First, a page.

Lepsien J, Thorton I, Norbe AC (2011). Modulation of working-memory maintenance by directed attention. Neuropsychologia, 49, 1569-1577.

September 28

Saalmann YB, Pinsk MA, Wang L, Li X, Kastner S (2012). The pulvinar regulates information transmission between cortical areas based on attention demands. Science, 337, 753-756.

October 5

SfN practice presentations

October 12

No class - SfN satellite conference "Coordinating Neural Activity Supporting Cognitive Processes"

October 19

No class - BP Travelling

October 26

Stokes M, Duncan J (In Press). Dynamic brain states for preparatory attention and working memory.

November 2

Wei Z, Wang XJ, Wang DH (2012). From distributed resources to limited slots in multiple-item working memory: A spiking network model with normalization. Journal of Neuroscience, 32, 11228-11240.

November 9

Carlisle NB, Arita JT, Pardo D, Woodman GF (2011). Attentional templates in visual working memory.Journal of Neuroscience, 31, 9315–9322.

November 16

No class - Annual conference of Psychonomics Society

November 23

No class - Thanksgiving

November 30

Salazar RF, Dotson NM, Bressler SL, Gray CM (2012). Content-specific fronto-parietal synchronization during visual working memory. Science, 338, 1097-1100.

December 7

No class - BP Travelling

December 14

No class

Next Semester

Cowan N, Blume CL, Saults JS (In Press). Attention to attributes and objects in working memory.Journal of Experimental Psychology: Learning, Memeory, and Cognition.

van den Berg R, Shin H, Chou W-C, George R, Ma WJ (2012). Variability in encoding precision accounts for visual short-term memory limitations. PNAS, 109(22), 8780-8785.

Bey A, Leue S, Wienbruch C (2012). A neuronal network model for simulating the effects of repetitive transcranial magnetic stimulation on local field potential power spectra. PLoS ONE, 7(11), e49097.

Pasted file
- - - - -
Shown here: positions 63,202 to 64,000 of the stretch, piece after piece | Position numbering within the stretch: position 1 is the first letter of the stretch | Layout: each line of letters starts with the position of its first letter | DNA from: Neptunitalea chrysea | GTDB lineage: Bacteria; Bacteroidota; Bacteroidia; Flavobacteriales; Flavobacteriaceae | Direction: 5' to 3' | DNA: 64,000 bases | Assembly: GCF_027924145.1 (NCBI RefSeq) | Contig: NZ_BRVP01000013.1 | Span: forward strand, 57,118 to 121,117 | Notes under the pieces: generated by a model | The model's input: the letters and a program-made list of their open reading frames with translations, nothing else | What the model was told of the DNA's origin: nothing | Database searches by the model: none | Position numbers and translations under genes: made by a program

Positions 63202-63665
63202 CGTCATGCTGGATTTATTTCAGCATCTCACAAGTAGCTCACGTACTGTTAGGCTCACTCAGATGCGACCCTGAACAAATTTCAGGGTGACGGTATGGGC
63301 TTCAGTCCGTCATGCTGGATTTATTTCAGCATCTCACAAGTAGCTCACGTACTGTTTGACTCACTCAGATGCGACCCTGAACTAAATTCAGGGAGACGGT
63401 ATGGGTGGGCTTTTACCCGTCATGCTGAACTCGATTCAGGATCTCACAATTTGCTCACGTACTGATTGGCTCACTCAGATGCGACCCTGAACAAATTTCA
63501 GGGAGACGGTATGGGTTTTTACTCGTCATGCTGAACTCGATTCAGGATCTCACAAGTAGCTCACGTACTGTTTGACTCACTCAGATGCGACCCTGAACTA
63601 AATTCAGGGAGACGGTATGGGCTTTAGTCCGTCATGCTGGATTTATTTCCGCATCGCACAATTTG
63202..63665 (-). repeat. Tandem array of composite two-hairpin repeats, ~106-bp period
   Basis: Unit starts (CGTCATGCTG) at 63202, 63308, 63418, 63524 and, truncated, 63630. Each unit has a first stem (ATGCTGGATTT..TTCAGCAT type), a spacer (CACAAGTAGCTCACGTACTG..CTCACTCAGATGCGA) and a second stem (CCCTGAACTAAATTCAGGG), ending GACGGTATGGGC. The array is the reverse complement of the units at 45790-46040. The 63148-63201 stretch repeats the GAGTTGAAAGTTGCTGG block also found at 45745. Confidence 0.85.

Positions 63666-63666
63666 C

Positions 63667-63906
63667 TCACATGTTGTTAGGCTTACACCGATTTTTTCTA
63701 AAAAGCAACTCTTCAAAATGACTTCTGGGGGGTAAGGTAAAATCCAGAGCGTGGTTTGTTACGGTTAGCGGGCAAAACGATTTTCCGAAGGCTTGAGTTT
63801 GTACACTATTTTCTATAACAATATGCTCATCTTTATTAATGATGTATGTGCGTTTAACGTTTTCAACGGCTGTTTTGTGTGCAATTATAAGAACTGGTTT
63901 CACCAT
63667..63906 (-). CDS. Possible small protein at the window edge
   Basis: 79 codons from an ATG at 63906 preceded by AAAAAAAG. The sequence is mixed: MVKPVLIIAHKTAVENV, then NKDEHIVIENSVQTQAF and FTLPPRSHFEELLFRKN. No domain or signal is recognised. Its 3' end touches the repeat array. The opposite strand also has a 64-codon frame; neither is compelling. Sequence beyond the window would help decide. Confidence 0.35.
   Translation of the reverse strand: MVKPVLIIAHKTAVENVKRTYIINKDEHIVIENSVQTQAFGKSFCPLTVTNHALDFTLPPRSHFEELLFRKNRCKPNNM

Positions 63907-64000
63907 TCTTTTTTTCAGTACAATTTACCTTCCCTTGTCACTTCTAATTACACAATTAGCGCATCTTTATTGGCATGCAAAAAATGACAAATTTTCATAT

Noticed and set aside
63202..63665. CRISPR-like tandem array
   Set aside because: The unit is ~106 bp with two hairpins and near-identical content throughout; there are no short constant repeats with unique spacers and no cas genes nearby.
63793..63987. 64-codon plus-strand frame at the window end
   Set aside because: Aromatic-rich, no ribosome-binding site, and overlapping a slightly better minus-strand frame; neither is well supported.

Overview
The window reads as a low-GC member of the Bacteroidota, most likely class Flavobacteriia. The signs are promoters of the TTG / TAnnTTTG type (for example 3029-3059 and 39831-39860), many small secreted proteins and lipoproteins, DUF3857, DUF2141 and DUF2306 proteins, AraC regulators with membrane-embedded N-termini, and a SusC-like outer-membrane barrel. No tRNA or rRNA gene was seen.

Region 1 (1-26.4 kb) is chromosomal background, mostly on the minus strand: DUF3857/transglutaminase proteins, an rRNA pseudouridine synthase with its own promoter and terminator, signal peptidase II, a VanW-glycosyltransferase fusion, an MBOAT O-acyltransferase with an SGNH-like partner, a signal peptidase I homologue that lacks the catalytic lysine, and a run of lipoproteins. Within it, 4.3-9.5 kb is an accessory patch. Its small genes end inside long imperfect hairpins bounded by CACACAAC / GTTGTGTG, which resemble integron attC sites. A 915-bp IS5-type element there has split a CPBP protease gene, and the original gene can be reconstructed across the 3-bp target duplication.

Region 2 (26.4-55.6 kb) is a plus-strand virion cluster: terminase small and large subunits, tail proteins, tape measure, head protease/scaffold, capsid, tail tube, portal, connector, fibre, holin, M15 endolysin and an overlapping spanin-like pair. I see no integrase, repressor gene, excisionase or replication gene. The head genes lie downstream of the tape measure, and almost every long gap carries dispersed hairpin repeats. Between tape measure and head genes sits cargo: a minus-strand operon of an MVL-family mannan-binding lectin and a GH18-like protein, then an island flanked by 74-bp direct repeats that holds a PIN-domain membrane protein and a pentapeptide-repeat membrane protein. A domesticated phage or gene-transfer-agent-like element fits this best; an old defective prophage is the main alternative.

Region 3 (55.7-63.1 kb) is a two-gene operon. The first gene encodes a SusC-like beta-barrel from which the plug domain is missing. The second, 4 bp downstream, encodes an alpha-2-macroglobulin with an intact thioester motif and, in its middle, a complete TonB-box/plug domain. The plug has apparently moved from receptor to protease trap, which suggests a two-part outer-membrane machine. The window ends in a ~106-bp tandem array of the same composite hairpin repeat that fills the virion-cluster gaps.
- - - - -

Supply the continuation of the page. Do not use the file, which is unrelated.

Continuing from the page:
Vicente-Grabovetsky A, Carlin JD, Cusack R (2012). Strength of retinotopic representation of visual memories is modulated by strategy. Cerebral Cortex.

Capilla A, Schoffelen JM, Paterson G, Thut G, Gross J (2012). Dissociated alpha-band modulations in the dorsal and ventral visual pathways in visuospatial attention and perception. Cerebral Cortex.

Where to take complaints about a Teaching Assistant or Course Instructor:

Occasionally, a student may have a complaint about a TA or course instructor. If that happens, you should feel free to discuss the matter directly with the TA or instructor. If the complaint is about the TA and you do not feel comfortable discussing it with him or her, you should discuss it with the course instructor. If you do not want to approach the instructor, make an appointment to speak to the Department Chair, Professor Patricia Devine, by emailing:

If your complaint has to do with sexual harassment, you may also take your complaint to Vicky Lenzlinger, Undergraduate Program Coordinator, phone 262-0512 or email her at Her office is located on the second floor of the Psychology building, room 222.